On the day I was changing the bed linens, I came across a set of butterfly pattern sheets that had migrated to the back of the shelf in the closet. The pillow cases were long gone and the elastic on the fitted sheet had lost its resilience, yet I felt compelled to pull them out and maneuver them onto the mattress.
I felt a little flutter in my chest as I went about this task. My mother had gifted two identical sets of these new queen-size butterfly sheets to me back in perhaps the nineteen-seventies or early eighties. I think they might have come from a store called Caldor or a similar department store that was prevalent back then. At the time my then-husband and I had been so monetarily challenged that a gift of sheets like this was an extravagance and a luxury, and yet two identical sets seemed silly to me. Even my mother had remarked, “I don’t know why I bought you two of the same”. In retrospect I do know why though. She wanted to make sure I would still have something nice that would last.
Given that we didn’t need two sets and were not in the best financial straits at the time, when a holiday came around and it was time to give presents, I (guiltily) re-gifted one set of the new ones to my sister-in-law.
I used my own set of sheets for decades. They were of the softest cotton, made even softer over time. My new babies lay upon those sheets. I have dreamed and cried into those sheets, and there was a comfort in the fact that they had been given to me by my mother, a connection to her and typical in the way I hold on to many things. As the years went by and the sheets started to wear out, I realized why she gave me two sets and regretted not keeping the second as a spare. One more piece of mom gone. I could not part with them or use them for rags. They made their way out of sight but not totally forgotten.
So there I was, putting those butterfly sheets on my bed decades later. While carefully folding back the top sheet I wept silently for my mother, who has been gone many years. Back in the day she would have ironed those sheets, which would have added a further level of comfort and bliss – there is something wonderful about sleeping in fresh, clean, ironed sheets which I have not experienced since childhood.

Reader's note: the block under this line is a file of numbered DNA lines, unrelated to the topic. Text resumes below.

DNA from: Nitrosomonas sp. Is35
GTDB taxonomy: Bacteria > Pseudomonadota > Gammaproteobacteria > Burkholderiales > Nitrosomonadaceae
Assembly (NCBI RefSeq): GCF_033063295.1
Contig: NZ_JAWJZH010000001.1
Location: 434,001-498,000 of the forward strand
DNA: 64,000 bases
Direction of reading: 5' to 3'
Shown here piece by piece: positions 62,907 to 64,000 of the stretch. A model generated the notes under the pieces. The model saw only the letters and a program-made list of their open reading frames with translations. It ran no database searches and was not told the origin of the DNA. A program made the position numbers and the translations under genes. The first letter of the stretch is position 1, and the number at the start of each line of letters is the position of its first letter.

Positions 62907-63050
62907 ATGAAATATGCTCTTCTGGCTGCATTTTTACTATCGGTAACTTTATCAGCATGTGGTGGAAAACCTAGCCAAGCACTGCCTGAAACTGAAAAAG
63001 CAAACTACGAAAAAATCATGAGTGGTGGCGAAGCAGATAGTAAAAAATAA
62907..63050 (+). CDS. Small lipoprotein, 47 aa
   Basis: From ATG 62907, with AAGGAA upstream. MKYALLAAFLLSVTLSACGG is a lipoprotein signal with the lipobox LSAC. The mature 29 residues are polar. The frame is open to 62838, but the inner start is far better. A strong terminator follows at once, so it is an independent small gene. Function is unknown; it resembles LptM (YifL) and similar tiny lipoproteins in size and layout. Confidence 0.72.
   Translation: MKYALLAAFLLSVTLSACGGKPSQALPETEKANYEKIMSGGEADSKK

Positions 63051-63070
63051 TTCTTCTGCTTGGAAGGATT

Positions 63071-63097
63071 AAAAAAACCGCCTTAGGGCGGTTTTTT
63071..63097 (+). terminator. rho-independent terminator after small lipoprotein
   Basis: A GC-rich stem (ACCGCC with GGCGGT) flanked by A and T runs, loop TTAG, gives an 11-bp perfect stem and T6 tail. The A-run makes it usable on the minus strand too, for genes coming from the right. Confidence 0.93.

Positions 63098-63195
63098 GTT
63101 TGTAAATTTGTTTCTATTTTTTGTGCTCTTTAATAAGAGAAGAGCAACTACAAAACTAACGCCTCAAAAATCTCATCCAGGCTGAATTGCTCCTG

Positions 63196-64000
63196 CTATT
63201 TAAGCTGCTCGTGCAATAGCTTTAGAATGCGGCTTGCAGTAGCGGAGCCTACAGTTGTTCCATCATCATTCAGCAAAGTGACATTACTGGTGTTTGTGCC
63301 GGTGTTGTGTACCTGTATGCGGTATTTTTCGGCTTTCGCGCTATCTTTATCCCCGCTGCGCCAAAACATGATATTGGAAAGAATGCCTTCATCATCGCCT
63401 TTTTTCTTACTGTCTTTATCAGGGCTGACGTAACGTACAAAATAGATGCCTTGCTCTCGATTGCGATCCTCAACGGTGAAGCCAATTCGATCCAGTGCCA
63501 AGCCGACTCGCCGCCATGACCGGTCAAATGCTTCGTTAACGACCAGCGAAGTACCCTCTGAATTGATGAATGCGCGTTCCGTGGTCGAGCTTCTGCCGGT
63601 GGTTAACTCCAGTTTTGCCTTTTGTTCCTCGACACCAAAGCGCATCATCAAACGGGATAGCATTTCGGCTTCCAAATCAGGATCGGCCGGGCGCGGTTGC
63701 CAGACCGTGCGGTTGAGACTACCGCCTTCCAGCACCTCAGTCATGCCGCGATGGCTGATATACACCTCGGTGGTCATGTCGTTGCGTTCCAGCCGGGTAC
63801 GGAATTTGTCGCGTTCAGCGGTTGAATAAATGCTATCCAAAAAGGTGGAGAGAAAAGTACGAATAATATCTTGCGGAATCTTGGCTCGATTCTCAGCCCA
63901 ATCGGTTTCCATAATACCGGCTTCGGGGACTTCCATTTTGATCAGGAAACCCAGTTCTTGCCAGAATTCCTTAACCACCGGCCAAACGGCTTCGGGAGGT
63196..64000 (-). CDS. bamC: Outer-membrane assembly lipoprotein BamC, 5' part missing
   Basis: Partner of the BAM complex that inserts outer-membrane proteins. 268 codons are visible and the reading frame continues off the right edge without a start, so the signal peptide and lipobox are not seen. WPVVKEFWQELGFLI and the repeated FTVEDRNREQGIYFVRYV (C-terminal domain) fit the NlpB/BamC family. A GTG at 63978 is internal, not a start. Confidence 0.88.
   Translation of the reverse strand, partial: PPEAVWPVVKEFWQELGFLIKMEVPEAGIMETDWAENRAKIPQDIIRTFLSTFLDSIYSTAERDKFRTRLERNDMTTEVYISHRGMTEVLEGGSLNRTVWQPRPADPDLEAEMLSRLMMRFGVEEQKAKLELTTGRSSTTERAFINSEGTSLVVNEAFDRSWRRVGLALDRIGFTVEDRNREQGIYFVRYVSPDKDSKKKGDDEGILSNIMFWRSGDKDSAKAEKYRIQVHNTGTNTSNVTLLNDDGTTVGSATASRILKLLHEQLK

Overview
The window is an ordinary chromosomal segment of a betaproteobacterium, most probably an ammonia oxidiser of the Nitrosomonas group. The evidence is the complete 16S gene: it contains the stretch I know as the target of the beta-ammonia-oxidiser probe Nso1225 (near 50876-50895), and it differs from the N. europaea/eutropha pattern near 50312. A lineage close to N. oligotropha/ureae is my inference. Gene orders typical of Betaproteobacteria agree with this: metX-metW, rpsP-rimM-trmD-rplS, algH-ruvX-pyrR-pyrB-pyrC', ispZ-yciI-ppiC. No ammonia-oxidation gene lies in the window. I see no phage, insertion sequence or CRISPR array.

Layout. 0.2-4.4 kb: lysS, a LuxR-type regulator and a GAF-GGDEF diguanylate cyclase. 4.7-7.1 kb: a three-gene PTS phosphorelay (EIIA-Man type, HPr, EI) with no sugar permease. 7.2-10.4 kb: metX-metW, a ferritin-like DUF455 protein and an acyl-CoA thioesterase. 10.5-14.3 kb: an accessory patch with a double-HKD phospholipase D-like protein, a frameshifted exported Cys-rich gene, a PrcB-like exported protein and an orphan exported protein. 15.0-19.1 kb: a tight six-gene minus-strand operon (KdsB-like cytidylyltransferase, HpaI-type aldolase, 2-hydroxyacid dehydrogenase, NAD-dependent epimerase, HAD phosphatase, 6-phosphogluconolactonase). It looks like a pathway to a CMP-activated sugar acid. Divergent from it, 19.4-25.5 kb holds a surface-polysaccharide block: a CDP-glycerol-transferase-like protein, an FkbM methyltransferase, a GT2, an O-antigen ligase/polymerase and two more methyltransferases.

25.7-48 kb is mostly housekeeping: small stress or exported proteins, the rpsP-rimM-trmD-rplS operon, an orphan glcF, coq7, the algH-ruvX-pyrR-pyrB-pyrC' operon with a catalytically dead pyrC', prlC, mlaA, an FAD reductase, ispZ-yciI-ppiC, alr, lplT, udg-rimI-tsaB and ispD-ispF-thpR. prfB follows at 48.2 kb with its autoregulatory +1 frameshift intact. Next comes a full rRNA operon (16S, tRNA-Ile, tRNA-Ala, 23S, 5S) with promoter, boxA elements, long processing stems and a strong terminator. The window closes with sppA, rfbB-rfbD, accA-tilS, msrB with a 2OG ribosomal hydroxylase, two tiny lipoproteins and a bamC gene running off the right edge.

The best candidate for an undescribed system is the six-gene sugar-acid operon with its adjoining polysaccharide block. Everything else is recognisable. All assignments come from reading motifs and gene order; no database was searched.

I snapped a photo of my butterfly sheets, which I imagine anyone old enough to have had them will recognize, as they were a popular pattern at the time. I even asked my sister-in-law if she still had hers in hopes of coercing them back to me, but of course that was silly as it’s been ages ago and she didn’t have them anymore. And that was to be the end of my blog post, which was going to focus not only upon my compulsion for holding on to things, but for the appreciation of what you have at the time.
But during the week I slept in those butterfly sheets and the time it came to rotate to another clean set on the bed, I didn’t get around to posting because two very powerful things occurred in my sphere. The first was the unexpected death of a very close, extremely dear friend who could rank up right up there with being called a brother. He was someone who shared a home with us back in the day those butterfly sheets were on the bed; someone who shared those meandering, colorful, free days of youth when we let the wind take us where it would before the colors faded from our wings and the spring flowers gave way to the autumn of our lives.
A few days following this incomprehensible loss, I watched my second daughter deliver my first granddaughter into the world, emerging wet and shiny and new like a magical butterfly from her cocoon. Circle of life and all that.
The metaphors concerning butterflies and the elusiveness, fragility and brevity of life have been flitting through my mind and heart.
Your writing is so descriptive. It sweeps me on a ride every time.